Tuesday, 29 September 2015

The Joker: Endgame Review (Scott Snyder, Greg Capullo)


Have you already read Batman, Volume 7: Endgame? If yes, then you’ve already read about half of this book! That’s right, DC have republished the entire Endgame story arc in this book, that’s Batman #35-40 - pretty audacious! I’m not going to re-review it so if you want to know what I thought about those issues, click the link here and it’ll take you to the Batman, Vol. 7 review. 

So what’s new in this book? The backups from those single issues are collected here. Written by James Tynion IV and drawn by some big name artistic talent who’ve drawn Batman before - Kelley Jones, Graham Nolan, John McCrea, Sam Kieth, and Dustin Nguyen - it follows a psychologist who’s kidnapped by some Arkham patients who are all obsessed with the Joker. Each patient recounts how they came to know the Joker in a dark Canterbury Tales-pastiche, underlining the uncertain-origins theme of Endgame. I didn’t care for these sections which were generally boring and that whole “who is the Joker really?” angle from the main story bugged me already.

There are also five single issue Endgame tie-ins included in this book: Batman Annual #3, Arkham Manor: Endgame #1, Batgirl: Endgame #1, Detective Comics: Endgame #1, and Gotham Academy: Endgame #1. 

Batman Annual #3 - also written by Tynion and drawn by Roge Antonio - was my favourite of the bunch. A journalist called Tommy joins the Gotham Gazette and writes patronising articles about the Joker - until the Joker notices and decides to be Tommy’s bestie. Remember what happened when Joker decided he wanted to be Batman’s pal? Death of the Family. So Tommy’s in for a world of pain! 

Tynion brings the horror of the Joker to vivid life in this issue. Tommy initially mocks the idea of the Joker - he’s just a clown! etc. - and then we see what that “clown” (he’s actually a jester, there’s a difference) can do. It’s a disturbing, dark and kinda brilliant issue - my favourite thing Tynion’s done for DC yet.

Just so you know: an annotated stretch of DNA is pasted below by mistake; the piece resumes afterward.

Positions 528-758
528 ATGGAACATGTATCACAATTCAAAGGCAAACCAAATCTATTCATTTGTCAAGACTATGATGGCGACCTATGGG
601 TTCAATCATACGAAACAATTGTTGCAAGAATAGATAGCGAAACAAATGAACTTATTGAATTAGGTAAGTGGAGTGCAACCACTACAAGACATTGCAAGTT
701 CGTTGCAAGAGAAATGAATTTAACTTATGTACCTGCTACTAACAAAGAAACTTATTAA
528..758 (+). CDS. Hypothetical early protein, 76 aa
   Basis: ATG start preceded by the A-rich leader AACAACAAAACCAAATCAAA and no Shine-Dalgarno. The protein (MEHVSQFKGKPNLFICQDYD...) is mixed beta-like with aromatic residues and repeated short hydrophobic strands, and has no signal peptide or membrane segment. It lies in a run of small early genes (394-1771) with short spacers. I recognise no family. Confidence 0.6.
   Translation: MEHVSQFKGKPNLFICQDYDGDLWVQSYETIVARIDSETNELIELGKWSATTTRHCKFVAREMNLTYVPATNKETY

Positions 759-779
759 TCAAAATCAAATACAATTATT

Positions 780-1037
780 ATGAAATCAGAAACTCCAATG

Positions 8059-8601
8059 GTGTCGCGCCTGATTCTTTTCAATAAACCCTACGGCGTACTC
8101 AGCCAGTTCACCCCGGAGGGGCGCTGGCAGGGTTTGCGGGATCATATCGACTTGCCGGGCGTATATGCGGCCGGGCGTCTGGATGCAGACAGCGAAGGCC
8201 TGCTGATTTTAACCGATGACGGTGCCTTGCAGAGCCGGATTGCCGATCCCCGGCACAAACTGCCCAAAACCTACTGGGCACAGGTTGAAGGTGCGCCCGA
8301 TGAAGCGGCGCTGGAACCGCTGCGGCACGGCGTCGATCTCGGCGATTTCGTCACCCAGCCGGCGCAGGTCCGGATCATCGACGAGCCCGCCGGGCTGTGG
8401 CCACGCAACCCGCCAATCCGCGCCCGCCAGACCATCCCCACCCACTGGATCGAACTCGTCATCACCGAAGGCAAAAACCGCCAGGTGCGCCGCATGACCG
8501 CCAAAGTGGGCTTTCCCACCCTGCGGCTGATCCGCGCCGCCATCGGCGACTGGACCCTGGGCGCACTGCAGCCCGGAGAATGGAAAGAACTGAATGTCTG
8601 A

Arkham Manor: Endgame #1, written by Frank Tieri and illustrated by Felix Ruiz and Roberto Viacava, was pretty forgettable. Joker spearheads a breakout in Arkham Manor, told from the perspective of one of the inmates, and there’s a twist ending that underwhelms rather than shocks.

Batgirl: Endgame #1, written by Cameron Stewart and Brenden Fletcher and illustrated by Bengal, is a silent comic about Batgirl saving a little girl caught in the midst of the Joker toxin-infected crowd. Meh. Unnecessary to say the least. 

Detective Comics: Endgame #1, written by Brian Buccellato and illustrated by Roge Antonio and Ronan Cliquet, shows us the Joker toxin-infected masses from the perspective of a group of kids who’re trying to survive and somehow didn’t get turned. One kid, Lonnie, is trying to get to his stripper mom who’s barricaded in her club by a crazed mob. I think this is the start of the We Are Robin series too. If so, I’m hoping series writer Lee Bermejo tells a more interesting story than Buccellato manages here. 

Gotham Academy: Endgame #1 (I’m wondering why they bothered with the numbering - it’s not like there’s going to be a Gotham Academy: Endgame #2!), written by Becky Cloonan and Brenden Fletcher and illustrated by Jeff Stokely, was actually pretty decent. Olive, Maps and Pomeline are hiding out while The Custodian (think elderly Zorro) defends the Academy from the crazies. To pass the time they tell Joker stories featuring a haunted Joker mask, a wandering jester in red, and a boy who tried summoning the Smiling Man in the mirror - and succeeded. Creepy fun! 

Thing is, none of these tie-ins and backups have any bearing on the main storyline at all. You can easily never read these and still get the full story of Endgame from Batman, Vol. 7 alone. A couple of the tie-in issues in this collection were good and it might be worth checking out this book from the library for those who have already read/bought Batman, Vol. 7 but you could just as easily skip it. If you haven’t read Batman, Vol. 7 then it’d probably be better to get this book instead because you get that volume AND everything else as well. 

Generally though, Endgame was a pretty disappointing Batman event especially as it came from Scott Snyder and Greg Capullo who, up til now, have had an outstanding run on the character.

The Joker: Endgame

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